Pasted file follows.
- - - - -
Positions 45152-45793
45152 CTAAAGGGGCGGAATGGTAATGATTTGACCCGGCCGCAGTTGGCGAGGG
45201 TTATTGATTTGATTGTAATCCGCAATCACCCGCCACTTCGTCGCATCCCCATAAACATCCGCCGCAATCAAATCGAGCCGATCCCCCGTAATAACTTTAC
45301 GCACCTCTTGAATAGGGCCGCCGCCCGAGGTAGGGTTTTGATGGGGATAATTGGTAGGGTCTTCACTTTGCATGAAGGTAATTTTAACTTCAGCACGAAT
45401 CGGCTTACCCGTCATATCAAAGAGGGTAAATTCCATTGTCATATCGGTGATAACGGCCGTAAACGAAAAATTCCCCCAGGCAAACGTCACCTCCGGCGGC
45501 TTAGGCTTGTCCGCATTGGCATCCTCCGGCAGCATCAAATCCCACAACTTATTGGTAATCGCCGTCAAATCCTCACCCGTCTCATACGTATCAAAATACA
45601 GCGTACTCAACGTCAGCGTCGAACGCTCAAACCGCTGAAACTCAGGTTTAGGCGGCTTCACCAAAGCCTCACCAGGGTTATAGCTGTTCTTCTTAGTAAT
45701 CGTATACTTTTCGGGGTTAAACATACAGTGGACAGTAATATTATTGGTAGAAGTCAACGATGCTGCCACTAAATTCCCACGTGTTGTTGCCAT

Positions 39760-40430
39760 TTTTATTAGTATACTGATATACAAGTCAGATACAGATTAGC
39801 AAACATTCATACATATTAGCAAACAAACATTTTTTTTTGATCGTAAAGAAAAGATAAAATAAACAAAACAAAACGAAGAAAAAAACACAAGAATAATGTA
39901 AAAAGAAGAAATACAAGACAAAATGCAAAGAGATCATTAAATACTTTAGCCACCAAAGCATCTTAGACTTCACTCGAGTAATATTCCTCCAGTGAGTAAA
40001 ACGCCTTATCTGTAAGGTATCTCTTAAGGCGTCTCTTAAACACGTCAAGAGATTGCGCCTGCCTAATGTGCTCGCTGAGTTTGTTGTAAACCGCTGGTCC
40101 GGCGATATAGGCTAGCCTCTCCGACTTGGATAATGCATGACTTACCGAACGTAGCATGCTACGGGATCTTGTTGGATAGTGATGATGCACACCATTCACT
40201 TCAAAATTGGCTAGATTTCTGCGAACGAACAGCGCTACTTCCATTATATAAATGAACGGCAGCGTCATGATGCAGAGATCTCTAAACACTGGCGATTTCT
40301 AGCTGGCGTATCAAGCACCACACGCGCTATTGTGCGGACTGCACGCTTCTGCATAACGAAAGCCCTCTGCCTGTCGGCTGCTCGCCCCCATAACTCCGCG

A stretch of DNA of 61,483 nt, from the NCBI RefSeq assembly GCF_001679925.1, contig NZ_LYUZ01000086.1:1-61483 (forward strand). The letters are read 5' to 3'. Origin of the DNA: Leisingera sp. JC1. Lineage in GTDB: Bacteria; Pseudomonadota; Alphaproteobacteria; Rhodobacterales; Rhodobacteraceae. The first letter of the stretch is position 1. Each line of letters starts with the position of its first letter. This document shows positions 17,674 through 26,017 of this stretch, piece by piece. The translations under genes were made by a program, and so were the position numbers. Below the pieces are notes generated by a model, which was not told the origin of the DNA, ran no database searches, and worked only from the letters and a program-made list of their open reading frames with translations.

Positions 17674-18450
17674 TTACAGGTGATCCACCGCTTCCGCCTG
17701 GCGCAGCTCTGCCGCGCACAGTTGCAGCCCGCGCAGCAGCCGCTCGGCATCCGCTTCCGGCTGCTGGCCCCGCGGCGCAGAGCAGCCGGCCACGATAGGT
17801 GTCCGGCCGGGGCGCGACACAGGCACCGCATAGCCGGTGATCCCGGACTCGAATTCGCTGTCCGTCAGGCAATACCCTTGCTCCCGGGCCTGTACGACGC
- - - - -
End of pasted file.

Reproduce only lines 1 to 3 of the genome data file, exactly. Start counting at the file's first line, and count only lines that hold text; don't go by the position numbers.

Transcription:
Positions 45152-45793
45152 CTAAAGGGGCGGAATGGTAATGATTTGACCCGGCCGCAGTTGGCGAGGG
45201 TTATTGATTTGATTGTAATCCGCAATCACCCGCCACTTCGTCGCATCCCCATAAACATCCGCCGCAATCAAATCGAGCCGATCCCCCGTAATAACTTTAC